0

My Cart

$0.00

You have no items in your shopping cart.

Sign up for Bee-Mail

Signing up for Free Bee-Mail is one of your most important actions to ensure success.

You will receive only monthly reminders of what to do. We protect your information and do not sell or share your data. We will send you our β€œNew 2 Bees mini-course” in 10 short emails.

Enter your first name
Enter your last name
Enter your email
Enter your zip code
Select a Region

The Future of Food

The World Resources Institute reports that by 2050 the world’s population will grow to 9.6 billion and we need sustainable ways to increase food production by 69% in order to close the gap of food availability. Our need to ensure future food security drives our mission to empower farmers and gardeners to grow more food for more people.

A simple, powerful, but often overlooked solution to increasing food production is to improve bee diversity to ensure proper pollination of crops. Flowers need to be pollinated in order to form seeds and the pollen grains of many fruit and vegetable plants are too heavy to be carried by the wind. Plants with heavy pollen rely on animal or insect pollination to bring their pollen from the male organ (the anther) of one flower to the female organ (the stigma) of another, or sometimes the same, flower. A flower that has been properly and thoroughly pollinated will grow fruit that is more uniform, grows larger, and healthier. Many flowers have to be visited by pollinators repeatedly in order to produce fruit at all.

Some pollinators are more efficient at pollination than others because of their features and how they carry pollen. While honey bees often get all the press, mason and leafcutter bees are superior pollinators because they carry pollen dry on the underside of their abdomens. Dry pollen falls off easily and the large surface area of the abdomen touches more of the flower’s anthers and stigmas. Honey bees routinely stop to clean themselves and transform the pollen they carry into two wet baskets of pollen on their hind legs. American agricultural systems tend to view honey bees as the only economically important pollinator but the truth is our wild native bees are important and efficient pollinators that deserve recognition.

The economic value of pollination in the US is estimated to be $24 billion per year, but that number is very conservative. Pollination is critical for more than just the foods that we eat directly, it is also necessary for our oilseed (ie, canola or linseed), livestock feed crops, and crop seeds to grow foods like potatoes and carrots. Pollination within wild and natural places also provides berries and fruit for birds, deer, bears, and people too. Lastly, there can be no economic value placed on the role that our native pollinators play in maintaining our beloved biodiversity in natural landscapes, national parks, and rangelands.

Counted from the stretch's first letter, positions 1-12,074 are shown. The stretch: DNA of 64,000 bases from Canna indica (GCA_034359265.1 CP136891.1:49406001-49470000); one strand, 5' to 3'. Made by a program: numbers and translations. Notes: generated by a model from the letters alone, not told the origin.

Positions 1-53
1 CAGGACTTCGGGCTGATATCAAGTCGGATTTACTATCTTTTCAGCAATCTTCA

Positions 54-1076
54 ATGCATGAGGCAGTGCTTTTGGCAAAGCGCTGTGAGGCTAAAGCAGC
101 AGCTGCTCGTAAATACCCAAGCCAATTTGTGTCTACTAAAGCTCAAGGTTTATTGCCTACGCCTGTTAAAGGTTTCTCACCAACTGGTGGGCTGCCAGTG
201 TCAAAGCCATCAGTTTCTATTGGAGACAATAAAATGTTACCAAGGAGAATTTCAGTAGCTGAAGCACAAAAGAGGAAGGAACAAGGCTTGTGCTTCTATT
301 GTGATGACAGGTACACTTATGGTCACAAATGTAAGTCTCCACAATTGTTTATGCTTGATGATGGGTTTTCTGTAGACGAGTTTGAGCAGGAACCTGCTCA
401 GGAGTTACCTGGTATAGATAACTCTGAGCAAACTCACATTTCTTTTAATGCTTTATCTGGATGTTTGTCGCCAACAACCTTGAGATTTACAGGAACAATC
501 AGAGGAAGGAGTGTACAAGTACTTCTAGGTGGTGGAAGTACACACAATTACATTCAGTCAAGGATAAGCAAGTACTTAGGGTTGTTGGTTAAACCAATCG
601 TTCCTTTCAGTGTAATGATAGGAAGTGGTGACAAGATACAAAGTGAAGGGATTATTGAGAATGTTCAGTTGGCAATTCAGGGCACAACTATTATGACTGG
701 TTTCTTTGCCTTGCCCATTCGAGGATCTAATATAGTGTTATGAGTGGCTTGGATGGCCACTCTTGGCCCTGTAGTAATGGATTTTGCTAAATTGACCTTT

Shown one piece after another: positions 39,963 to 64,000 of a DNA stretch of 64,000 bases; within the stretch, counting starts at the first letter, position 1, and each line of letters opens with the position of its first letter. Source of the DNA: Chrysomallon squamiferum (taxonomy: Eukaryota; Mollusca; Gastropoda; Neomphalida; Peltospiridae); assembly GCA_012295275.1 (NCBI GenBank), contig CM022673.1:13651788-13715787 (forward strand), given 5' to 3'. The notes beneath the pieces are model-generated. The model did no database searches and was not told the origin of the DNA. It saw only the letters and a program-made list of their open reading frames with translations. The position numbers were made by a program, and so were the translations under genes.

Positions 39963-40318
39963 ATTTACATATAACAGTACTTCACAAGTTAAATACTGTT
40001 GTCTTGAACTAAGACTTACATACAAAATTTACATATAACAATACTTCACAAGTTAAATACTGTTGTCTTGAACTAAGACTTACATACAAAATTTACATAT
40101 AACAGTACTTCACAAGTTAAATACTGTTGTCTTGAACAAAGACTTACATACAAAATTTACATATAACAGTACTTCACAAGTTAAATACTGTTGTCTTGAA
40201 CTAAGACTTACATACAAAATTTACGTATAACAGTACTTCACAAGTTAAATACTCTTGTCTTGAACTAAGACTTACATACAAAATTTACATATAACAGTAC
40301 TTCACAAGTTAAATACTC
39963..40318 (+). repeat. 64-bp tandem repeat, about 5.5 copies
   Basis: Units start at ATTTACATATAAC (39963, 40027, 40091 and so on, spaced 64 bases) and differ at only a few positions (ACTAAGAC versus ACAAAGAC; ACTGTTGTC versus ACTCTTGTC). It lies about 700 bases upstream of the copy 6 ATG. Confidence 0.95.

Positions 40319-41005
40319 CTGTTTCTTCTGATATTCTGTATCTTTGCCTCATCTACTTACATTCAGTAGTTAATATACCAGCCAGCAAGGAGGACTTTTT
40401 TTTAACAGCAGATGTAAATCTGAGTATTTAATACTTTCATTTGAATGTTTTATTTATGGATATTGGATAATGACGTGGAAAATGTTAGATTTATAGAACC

Like with many practices in an effort to be sustainable, local materials are best and bees native to your bioregion are best suited to bring more food to the table. In some areas bee diversity has suffered, and by simply introducing or reintroducing another bee species or pollinator to a small farm, productivity can be raised by an amazing 25%. Turning to our mason and leafcutter bees to diversify our portfolio of managed bees is an easy way to increase crop production and improve crop quality. Recognizing the importance of bee diversity in our backyards and in our farmlands is a part of the future of sustainable agricultural practices.

More local pollination by native bees means more local food for friends, family, and neighbors. Helping the global backyard means bringing more food to the global table. Learn how you can become an integral part of the future of food when you raise mason bees and participate in our BeeBuyBack program.